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September 21, 2005

The Voyager Macbeth: An Expanded Critical Edition

macbeth front.jpg

Remember HyperCard? Apple's original, card-based graphical application made it possible to craft book-like works out of a database structure, allowing for multiple trajectories through the text and the intermingling of graphics and motion media. (Smackerel.net provides a nice refresher on "When Multimedia Was Black & White") Many of the works built in HyperCard have taken on the status of relics, but the best of them never fail to impress, reminding us that some of the biggest conceptual leaps in digital media were made over ten years ago, and in many ways remain unsurpassed.

The Voyager Macbeth is a HyperCard-based CD-ROM that blew the lid off what seemed possible in a critical edition of a literary text (view demo). The disc is structured around the 1993 New Cambridge edition of the play, introduced by David Rodes, and thoroughly annotated by A.C. Braunmuller - both leading Shakespeare scholars and professors at UCLA. Producer and chief programmer Michael Cohen describes it as "a rich, immersive, book-like experience" - "a layered format." The text can be read, searched, listened to, watched, and even recited out loud with a pre-recorded actor reading opposite (a feature called "Macbeth Karaoke"). Trevor Nunn's seminal 1976 Royal Shakespeare Company production with Ian McKellan and Judy Dench supplies a complete audio track that can be brought into action instantly with a mouse click, beginning on any desired line. One can read the entire text this way, the pages turning automatically, with the impeccable cast of the RSC bringing it to life like a radio play.


Each page is rich with annotations, which can be summoned as pop-up windows by clicking on underlined words or passages. You can also click on little dagger icons in the margins that provide further context or tie a speech to other moments and motifs in the play, or little film strip icons that indicate video clips are available. Here opens another region of this vast edition. The editors have provided lengthy clips, with commentary, from three of the greatest screen adaptations of Shakespeare's tragedy - Orson Welles' Macbeth (1948), Akira Kurosawa's Throne of Blood (1957), and Roman Polanski's The Tragedy of Macbeth (1971) - all of which can be viewed (albeit on a small screen - this would be different now) within the book.


Other assets that expand the universe of the play and deepen the reader's investigation include a lengthy introduction by Professor Rodes, a library of critical essays, detailed background on Shakespeare's life and Elizabethan context, excerpts from the Holinshed Chronicles from which the play is drawn, a large archive of images documenting Macbeth's influence on western culture and various stage productions through the centuries, and important analytical tools such as character profiles, scene summaries and analysis, a full text concordance, and collation with other versions of the play (indispensable in Shakespeare scholarship). The only thing lacking, which could no doubt be solved if The Voyager Macbeth were being remade today, is the ability to write one's own notes in the text and to mark specific sections.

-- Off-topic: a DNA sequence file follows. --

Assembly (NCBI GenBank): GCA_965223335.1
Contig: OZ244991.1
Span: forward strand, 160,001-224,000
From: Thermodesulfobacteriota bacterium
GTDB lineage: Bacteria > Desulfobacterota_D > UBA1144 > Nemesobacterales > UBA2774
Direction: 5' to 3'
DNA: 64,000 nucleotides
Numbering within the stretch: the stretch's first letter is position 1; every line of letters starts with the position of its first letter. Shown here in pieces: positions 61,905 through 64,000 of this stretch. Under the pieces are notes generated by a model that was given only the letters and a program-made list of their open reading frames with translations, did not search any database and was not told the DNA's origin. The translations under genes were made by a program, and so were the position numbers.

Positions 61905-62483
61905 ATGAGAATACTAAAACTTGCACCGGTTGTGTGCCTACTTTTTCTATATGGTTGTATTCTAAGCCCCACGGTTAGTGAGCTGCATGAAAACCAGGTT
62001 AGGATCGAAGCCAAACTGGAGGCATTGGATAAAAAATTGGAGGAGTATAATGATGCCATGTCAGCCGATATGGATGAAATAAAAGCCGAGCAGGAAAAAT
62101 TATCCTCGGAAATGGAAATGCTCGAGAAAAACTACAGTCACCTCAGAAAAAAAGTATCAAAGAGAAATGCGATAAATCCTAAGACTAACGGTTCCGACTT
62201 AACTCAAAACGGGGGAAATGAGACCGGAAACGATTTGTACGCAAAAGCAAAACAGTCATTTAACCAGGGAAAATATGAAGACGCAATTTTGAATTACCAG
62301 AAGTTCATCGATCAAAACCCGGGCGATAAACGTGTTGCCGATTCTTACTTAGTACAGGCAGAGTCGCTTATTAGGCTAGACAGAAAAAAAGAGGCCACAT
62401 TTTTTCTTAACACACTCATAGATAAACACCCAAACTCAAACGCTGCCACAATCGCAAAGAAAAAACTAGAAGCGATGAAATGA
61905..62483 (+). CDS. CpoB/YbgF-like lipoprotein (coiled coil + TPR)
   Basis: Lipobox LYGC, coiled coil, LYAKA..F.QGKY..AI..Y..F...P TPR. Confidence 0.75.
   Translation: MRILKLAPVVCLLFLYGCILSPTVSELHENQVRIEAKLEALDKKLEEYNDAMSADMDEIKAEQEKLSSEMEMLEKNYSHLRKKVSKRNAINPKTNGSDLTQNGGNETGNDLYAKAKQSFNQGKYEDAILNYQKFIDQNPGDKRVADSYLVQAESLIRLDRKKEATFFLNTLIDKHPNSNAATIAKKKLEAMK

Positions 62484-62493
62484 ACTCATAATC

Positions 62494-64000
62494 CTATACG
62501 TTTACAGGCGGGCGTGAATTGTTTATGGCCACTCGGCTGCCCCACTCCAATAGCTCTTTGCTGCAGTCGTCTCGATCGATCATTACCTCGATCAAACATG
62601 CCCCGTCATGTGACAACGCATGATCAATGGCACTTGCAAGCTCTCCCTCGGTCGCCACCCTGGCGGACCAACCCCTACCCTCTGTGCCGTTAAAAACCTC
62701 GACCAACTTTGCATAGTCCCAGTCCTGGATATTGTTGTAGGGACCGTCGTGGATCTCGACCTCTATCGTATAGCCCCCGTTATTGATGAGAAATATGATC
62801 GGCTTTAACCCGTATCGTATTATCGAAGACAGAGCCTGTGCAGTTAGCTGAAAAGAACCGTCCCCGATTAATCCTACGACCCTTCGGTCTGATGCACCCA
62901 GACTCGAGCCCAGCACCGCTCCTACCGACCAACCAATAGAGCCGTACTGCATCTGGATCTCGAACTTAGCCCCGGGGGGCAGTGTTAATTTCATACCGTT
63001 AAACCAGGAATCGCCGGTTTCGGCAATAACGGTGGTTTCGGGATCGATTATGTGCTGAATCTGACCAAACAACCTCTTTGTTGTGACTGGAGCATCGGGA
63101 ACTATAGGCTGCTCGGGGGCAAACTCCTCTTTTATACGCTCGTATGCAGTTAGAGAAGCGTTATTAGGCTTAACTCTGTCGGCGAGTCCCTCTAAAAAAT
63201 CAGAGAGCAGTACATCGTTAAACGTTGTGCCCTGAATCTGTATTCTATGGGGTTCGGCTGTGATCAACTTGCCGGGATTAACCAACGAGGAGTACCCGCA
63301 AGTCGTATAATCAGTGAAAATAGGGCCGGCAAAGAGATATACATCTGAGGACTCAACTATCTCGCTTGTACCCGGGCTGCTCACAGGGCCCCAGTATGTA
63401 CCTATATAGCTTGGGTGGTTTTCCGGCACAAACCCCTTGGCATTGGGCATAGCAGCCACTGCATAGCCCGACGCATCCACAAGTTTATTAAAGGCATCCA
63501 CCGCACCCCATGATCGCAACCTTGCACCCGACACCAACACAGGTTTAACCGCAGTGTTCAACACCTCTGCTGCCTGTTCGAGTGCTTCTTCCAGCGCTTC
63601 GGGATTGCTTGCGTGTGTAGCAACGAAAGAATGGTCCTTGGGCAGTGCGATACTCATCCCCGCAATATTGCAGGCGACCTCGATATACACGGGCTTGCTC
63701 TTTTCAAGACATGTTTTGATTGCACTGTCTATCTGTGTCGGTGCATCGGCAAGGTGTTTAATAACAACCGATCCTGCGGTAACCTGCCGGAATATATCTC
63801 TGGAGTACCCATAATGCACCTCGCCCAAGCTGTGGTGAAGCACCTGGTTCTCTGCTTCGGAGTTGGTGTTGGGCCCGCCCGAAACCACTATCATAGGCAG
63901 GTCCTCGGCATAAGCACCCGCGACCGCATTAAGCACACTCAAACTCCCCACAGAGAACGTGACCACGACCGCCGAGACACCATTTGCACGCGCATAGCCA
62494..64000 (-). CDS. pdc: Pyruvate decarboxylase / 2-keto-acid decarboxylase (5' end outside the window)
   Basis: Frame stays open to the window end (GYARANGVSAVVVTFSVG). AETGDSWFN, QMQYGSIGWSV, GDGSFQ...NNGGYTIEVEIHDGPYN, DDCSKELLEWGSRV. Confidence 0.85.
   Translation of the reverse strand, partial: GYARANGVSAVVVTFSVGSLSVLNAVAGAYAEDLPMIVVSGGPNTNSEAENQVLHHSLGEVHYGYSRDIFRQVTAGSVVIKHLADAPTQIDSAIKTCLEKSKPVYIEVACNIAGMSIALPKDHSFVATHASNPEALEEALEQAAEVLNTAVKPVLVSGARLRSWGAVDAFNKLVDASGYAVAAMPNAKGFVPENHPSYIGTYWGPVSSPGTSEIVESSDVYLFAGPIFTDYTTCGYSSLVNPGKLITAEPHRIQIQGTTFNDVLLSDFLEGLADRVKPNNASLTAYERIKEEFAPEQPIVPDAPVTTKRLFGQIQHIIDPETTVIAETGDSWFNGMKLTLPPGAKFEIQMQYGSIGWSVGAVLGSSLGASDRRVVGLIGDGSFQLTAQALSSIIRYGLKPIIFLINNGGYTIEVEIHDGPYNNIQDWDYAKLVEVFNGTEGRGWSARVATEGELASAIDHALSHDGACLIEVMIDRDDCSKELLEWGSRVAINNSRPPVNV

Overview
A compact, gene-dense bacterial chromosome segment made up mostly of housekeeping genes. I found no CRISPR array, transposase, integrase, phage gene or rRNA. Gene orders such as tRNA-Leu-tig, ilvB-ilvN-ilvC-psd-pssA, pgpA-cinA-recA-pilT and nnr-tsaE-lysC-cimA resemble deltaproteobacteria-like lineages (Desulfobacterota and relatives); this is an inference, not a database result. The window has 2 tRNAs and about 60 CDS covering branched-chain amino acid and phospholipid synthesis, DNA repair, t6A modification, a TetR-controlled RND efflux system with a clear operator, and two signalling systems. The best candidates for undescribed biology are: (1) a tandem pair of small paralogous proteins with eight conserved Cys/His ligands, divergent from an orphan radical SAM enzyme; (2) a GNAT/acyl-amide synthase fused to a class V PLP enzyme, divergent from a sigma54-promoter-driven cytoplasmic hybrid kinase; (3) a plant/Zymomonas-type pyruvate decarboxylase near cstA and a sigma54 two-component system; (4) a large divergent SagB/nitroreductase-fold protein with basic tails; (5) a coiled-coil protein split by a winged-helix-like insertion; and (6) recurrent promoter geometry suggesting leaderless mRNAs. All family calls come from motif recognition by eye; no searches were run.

Chatting with Michael Cohen, I asked why so few electronic works of this caliber have been produced since the mid 90s. He pointed to the world wide web, which came into public use just as CD-ROMs were hitting their stride, and had the unfortunate effect of all but halting this period of development. "The web enables the making of small things." To some extent these things can be woven together, but the web is fundamentally not good at providing a center, which is essential for serious scholarship and textual analysis. "There is a place," he continued, "for well-considered, architected book-like materials." These materials should be able to weave together rich media and text in a way that paper cannot, yet still retain the focus and coherence of bounded print materials.

"But," I asked, "isn't the network something that should be used productively in these 'book-like' objects? There are resources on the web that can be of use, not to mention opportunities to communicate and work collaboratively with other students through the book. 'Macbeth Karaoke,' for instance, could incorporate a live chat tool that would make it possible to read with scene partners over the web." Or, students could interpret the text collaboratively with the Ivanhoe game (also profiled on nexttext). He agreed that the network should be fully employed, and that hopefully, tools would be developed that enabled the relatively easy production of bounded, media-rich works that can piggy-back on the web and draw on all the affordances of networked space. This suggests a vision of the future textbook that exists comfortably in the context of the web, and yet is not entirely of the web. Like a boat in the stream, it retains all the rigors and cohesion of the material world.

Cohen sees great potential in the recent increase in high school and university programs that provide laptops to every student. They'll need to load something on to that equipment, something more disciplined than a web browser. When you have unbroken access to your own machine, you can dive deeper - perhaps there is the potential for rich, immersive educational materials to make an entrance in programs like these.

Posted by ben vershbow at September 21, 2005 8:17 AM